It's clear that the farming life was not for him.

"My summers were spent in a glass house picking tomatoes, which is hell," he tells me. "You get up at six to beat the heat but you never beat the heat. You're stinking of tomatoes and it's never-ending and depressing."

While his friends had done college courses and were off making their way in the world, Derek was busy dodging life and any challenges it might present. Failure had become a way of life for him. But he knew no way out of the rut.

Before the nirvana of publication, Derek was drifting and his parents were worried about him. His father knew that the farming life wasn't for his son. Instead he lived in a dream world, enjoying comics from Forbidden Planet and running up a £10,000 credit card bill which he busily ignored.

When he had completed his first Skulduggery novel, his mother told him that he needed to get a real job, one that was away from the farm. She was about to organise a job where he would drive a van, delivering mattresses.

"My sisters and brother were always really good at knuckling down and doing the work and studying, but I'd always been the black sheep in the family.

"Until Skulduggery, I was the one person who wouldn't take anything seriously. This inability to take anything seriously has plagued me my entire life."

Is he still the same?


But two screenplays and six novels don't get written unless you get serious about something. Derek hit some low points, so low that he knew he had to wrench himself out of his stupor and make something of himself.

"I was miserable, completely miserable. I lived for the weekends and I was still joking around. But the longer it went on the more depressed I felt myself becoming. I would stand in the yard and watch the Bus Eireann buses pass on the road and I would envy everyone on those buses because they were all going somewhere, whether to a job or to meet someone or to do something. "

"In the October of my 20th year, everyone else was going back to college and I'd spent a year working on the farm, just like I always did and suddenly everyone was going back to college and I was still working.

"I said, 'listen, you've got to take something seriously'. In school there was always English and art. The drawing hadn't worked out but the writing was the other constant passion."

That was when he started on the screenplays.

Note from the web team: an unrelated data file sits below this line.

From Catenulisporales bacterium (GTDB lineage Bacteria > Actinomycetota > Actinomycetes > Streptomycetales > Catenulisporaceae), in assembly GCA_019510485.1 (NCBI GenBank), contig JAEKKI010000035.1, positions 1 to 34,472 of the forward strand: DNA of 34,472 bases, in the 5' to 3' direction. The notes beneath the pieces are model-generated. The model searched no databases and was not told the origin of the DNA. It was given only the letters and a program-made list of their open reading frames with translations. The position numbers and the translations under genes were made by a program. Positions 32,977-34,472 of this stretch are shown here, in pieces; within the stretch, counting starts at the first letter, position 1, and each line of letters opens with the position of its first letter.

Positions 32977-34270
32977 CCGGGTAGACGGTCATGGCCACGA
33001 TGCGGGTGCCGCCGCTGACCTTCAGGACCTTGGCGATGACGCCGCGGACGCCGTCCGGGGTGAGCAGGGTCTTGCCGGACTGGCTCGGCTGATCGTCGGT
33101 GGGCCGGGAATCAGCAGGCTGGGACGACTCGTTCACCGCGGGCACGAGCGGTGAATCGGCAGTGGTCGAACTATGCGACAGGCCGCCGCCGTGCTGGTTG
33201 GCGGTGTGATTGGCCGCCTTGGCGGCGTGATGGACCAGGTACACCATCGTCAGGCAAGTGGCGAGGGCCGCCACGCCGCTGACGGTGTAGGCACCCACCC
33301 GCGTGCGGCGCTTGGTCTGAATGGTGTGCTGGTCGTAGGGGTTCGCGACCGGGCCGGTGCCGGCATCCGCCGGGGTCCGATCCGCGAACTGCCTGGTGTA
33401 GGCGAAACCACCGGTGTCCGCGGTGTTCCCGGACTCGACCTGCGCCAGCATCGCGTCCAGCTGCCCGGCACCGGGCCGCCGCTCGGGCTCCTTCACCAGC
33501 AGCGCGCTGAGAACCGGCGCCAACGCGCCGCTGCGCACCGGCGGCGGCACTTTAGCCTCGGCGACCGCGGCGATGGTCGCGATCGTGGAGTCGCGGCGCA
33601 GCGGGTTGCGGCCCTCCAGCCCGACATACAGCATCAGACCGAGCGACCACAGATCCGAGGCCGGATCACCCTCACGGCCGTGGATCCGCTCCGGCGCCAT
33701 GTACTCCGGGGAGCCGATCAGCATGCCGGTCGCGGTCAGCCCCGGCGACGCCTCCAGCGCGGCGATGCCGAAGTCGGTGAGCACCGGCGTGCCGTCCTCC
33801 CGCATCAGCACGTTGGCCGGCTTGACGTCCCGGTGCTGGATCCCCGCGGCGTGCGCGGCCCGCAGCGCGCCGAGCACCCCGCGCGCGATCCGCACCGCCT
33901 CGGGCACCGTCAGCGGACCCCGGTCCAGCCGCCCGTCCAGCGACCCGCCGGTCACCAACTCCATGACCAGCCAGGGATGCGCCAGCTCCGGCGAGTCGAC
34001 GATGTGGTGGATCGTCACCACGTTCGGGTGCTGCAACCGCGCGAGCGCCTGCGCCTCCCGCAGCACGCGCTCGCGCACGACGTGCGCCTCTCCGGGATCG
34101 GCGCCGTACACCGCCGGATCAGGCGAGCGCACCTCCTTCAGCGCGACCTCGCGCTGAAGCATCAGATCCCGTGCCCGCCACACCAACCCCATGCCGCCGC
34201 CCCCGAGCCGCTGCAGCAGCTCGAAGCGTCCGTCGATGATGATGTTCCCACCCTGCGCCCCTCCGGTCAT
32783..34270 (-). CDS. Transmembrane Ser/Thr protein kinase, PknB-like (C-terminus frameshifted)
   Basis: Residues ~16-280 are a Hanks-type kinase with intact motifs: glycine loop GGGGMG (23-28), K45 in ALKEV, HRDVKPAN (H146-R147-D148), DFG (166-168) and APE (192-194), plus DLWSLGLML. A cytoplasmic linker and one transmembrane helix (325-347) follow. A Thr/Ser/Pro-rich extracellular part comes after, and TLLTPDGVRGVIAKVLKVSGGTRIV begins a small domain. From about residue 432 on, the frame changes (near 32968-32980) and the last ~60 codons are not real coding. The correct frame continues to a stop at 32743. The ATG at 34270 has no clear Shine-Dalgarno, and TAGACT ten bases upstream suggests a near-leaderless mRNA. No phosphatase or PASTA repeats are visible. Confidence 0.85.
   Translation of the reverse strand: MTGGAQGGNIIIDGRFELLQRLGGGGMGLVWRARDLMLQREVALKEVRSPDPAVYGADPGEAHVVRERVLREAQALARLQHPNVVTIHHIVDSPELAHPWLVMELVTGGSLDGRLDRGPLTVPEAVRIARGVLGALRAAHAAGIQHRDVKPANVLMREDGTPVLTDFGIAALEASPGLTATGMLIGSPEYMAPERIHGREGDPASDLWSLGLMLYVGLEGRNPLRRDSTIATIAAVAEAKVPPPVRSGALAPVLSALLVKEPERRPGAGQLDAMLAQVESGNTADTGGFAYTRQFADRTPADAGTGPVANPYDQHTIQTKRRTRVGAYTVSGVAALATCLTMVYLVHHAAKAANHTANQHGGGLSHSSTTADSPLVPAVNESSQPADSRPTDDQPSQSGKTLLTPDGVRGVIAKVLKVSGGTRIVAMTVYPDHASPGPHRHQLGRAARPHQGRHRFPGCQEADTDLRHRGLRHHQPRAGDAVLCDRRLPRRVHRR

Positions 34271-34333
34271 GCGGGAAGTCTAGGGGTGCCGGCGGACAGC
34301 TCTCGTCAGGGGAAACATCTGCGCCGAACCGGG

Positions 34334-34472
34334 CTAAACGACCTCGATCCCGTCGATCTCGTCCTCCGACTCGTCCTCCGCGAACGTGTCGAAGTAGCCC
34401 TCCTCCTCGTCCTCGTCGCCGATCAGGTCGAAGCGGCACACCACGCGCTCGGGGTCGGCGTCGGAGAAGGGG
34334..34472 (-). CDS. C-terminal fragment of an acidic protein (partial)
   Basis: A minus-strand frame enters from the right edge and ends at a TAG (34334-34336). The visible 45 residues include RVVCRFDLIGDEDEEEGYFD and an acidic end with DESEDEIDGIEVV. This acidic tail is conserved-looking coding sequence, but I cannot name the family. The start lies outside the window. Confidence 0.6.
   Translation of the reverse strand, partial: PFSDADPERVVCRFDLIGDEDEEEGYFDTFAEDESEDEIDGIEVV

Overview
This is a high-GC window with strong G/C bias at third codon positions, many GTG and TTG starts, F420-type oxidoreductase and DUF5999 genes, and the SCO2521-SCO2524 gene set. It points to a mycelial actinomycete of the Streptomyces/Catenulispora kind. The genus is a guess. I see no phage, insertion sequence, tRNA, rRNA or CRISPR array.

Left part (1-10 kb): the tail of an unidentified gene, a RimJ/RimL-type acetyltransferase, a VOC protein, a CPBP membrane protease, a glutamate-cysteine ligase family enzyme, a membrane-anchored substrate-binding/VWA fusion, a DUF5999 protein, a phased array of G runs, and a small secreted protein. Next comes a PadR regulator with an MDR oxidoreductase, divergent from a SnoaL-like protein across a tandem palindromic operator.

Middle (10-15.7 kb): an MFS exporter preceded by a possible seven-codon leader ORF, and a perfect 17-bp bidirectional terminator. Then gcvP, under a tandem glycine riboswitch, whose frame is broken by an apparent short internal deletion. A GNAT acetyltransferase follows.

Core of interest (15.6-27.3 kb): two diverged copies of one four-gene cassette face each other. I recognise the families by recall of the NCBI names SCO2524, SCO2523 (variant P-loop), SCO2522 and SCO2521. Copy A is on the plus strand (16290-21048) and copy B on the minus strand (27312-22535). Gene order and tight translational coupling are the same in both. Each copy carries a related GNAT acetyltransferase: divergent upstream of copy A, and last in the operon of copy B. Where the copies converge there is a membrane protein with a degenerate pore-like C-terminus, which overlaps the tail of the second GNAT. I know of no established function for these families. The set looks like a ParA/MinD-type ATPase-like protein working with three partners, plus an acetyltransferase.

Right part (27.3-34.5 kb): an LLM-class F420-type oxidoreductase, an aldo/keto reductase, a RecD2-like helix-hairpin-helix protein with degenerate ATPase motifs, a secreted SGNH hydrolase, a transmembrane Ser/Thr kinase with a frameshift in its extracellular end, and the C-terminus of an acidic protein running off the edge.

"After the first film was made, we were all out pulling leeks. You can either pull the leek or go behind the guy who pulls the leeks and sort them into bunches.

"I was assigned to pulling the leeks out of the ground because it didn't require any thinking. I was doing the manual repetitive work and my mind was free. That's how I approached the 10 years working on the farm. I was writing the lines in my head and I would go over them to imprint them.

"By the time I sat down to write in the evenings I had scenes in my head and I just had to put them straight down."

"In the summer of 2005, when I got the idea for Skulduggery, I spent six months putting in everything I always wanted to write about. I didn't know if anyone was going to read it, like it or publish it. I had the best time writing it.

"From book two onwards, I knew there was an audience and I knew I was going to be published. The amount of comfort that gives you is immense but still looking back on all six books, I associate the first book with happiness because I was putting in all my plots."

When Derek told his mother Barbara that he got his colossal advance, she confessed to him afterwards that her first thought was one of sadness because she knew he was going to move out. Now he lives a few minutes away from them in Rush. It is clear that he is still close to them.

When he was asked back to talk to the pupils in his old school he told them that failing the Leaving wasn't the end of the world and that the Leaving Cert is just one step in life.

The delightful thing about Derek Landy is that he hasn't lost the run of himself. Money is no longer a worry for him, but it hasn't ruined him either. He has two cars now and was wearing a very nice jacket when I met him.

Has he ever done anything extravagant like buy designer knickers for himself?

"I bought a pair of silk boxer shorts but they didn't last long," he says.

People warned him about the dangers of his newfound wealth.

"My mother and agent and aunties warned me to be careful about gold-diggers. They will come, they said."

And did they?

"No, I've never met a gold- digger. I've been so disappointed. Every girl I've been with since has been lovely and decent and unimpressed about anything. It's a disgraceful reaffirmation of the decency of people. I'm appalled. Seriously, I want shallow relationships."

Maybe Derek should start partying with Silvio Berlusconi. In the meantime, girls you know where to find him -- in that soon-to-be no longer sleepy village called Rush. Watch out for the Skulduggery gold-digger stampede.

'Death Bringer -- Skulduggery Pleasant' by Derek Landy is published by HarperCollins, €14.50

Sunday Indo Living

Editors Choice

Also in Entertainment

Back to top